Post-hoc analysis of the interaction between Topography and Accent revealed that in the frontal and central regions, the mean amplitude of the P600 component was similar when comprehending native and foreign-accented speech, while in the posterior region the mean amplitude was significantly more positive for native speech as compared to foreign-accented speech [t(38) = 2.85, p < 0.05]. The post-hoc analysis of the interaction between Topography and Accent also showed that the mean amplitude of the P600 components in native speech comprehension was less positive over the frontal region than over central [t(38) = −4.54, p < 0.001] and posterior regions [t(38) = −4.73, p < 0.001], with differences also between central and posterior regions [t(38) = −4.96, p < 0.001]. The same was observed for foreign-accented speech, with significant differences between frontal and central regions [t(38) = −2.86, p < 0.05], frontal and posterior regions [t(38) = −4.85, p < 0.001], and central and posterior regions [t(38) = −5.30, p < 0.001].

In sum, this analysis revealed that a widely distributed positivity appeared after the N400 effect for semantic violations in the critical words, although this only occurred during native speech comprehension, not during foreign-accented speech comprehension (Figure 4).

FIGURE 4
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Figure 4. Grand average ERPs from critical words of Block 2 from Pz electrode. Averages were extracted for native speech during both standard (blue line) and semantic violation (dark blue line) conditions; and for foreign-accented speech also during standard (orange line) and semantic violation (red line) conditions. Grand average images were extracted at 200 ms before (baseline) and lasting until 1200 ms after the onset of the word. Below, topographic distribution of voltage differences between conditions between 250–600 ms and 600–900 ms after the onset of the critical words.

Discussion

This study aimed at exploring two questions. First, what are the specific mechanisms that native speakers put into play to deal with foreign-accented speech? Previous literature has showed that listeners get better at comprehending foreign-accented speech after a very brief exposure to the accented speakers (Clarke and Garrett, 2004). We examined this issue by looking at the modulation of the P200 and N400 ERP components across two experimental blocks, to clarify whether this improvement takes place at phonetic/acoustic or lexical levels of processing, respectively. Secondly, we explored whether after these changes have taken place, further linguistic processes, such as semantic integration and meaning re-analysis, are affected by foreign-accented speech. This second issue was explored by analyzing the N400 and P600 effects during semantic violation processing in the second experimental block.

In brief, our results show that:

(a) Foreign-accented speech elicited a less positive P200 as compared to native speech throughout the two experimental blocks. In addition, the P200 mean amplitude was not modulated across the experimental session neither for foreign-accented nor for native speech comprehension.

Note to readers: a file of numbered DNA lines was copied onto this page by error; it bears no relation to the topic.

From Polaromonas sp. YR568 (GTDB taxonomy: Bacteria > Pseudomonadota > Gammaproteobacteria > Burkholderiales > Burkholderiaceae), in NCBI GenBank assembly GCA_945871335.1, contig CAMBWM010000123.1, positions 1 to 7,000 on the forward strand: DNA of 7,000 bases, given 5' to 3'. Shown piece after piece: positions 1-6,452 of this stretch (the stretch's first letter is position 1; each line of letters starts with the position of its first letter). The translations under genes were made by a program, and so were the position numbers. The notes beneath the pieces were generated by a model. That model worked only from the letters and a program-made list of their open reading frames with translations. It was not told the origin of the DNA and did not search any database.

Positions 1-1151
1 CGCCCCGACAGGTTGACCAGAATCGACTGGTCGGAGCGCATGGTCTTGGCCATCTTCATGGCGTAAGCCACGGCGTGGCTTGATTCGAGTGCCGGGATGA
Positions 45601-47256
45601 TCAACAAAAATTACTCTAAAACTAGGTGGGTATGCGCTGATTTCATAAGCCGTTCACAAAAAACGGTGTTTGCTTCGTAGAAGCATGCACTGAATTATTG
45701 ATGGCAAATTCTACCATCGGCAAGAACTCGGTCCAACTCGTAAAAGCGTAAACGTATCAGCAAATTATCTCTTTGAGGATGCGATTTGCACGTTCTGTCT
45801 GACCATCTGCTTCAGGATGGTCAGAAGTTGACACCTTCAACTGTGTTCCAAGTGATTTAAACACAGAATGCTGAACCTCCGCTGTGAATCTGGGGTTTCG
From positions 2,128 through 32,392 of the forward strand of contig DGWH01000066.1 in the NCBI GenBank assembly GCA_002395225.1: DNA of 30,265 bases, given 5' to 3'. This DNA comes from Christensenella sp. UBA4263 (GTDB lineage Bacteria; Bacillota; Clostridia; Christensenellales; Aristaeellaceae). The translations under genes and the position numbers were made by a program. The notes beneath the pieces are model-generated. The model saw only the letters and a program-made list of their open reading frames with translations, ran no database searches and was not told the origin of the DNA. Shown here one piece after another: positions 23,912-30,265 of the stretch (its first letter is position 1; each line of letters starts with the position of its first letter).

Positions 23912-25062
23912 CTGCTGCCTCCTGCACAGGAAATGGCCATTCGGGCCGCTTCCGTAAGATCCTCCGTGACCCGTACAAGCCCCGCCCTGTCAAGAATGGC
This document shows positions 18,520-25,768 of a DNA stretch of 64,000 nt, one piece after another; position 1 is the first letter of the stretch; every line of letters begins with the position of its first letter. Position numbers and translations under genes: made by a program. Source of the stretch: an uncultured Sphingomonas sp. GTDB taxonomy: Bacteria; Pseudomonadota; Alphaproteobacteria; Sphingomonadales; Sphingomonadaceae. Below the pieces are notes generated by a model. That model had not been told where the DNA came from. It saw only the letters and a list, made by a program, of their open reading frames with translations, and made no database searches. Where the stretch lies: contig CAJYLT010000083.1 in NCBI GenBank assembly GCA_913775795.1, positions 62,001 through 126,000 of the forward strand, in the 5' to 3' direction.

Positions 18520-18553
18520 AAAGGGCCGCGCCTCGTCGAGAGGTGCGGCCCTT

(b) The N400 mean amplitude was modulated across exposure to the foreign-accented speech, becoming less negative in the second block of the experiment. This modulation was absent in native speech. Hence, the differences between the N400 mean amplitude between native and foreign-accented speech dissipated after the first experimental block.

(c) The N400 effect elicited by semantic violations was larger and distributed more widely over the scalp for foreign-accented speech compared to native speech. Furthermore, semantic violations during native speech elicited a widely distributed late positive effect (a P600 effect and a frontal positivity), an effect that was absent during foreign-accented speech comprehension.

We will discuss the implications of these results in more detail below.

Phonetic/Acoustic Processing (P200)

In the introduction we argued that an improvement at the extraction of the phonetic/acoustic properties of foreign-accented speech should be indexed by a modulation of the P200 component. This hypothesis was based on previous observations (Reinke et al., 2003; Snyder et al., 2006; De Diego Balaguer et al., 2007; Paulmann et al., 2011), showing that this ERP component is related to the extraction of spectral information and other important acoustic features. Our results are congruent with this view, since the P200 was more negative for foreign-accented speech than for native speech, suggesting that the extraction of spectral information and other acoustic features (such as the information regarding f0 mean and range) from the former was more difficult (as is also the case with degraded speech; Strauß et al., 2013).

More importantly for our present purposes is the fact that the amplitude of the P200 remained stable across experimental blocks for foreign-accented speech. That is, the extraction of such phonetic/acoustic information remained equally difficult across the experimental session.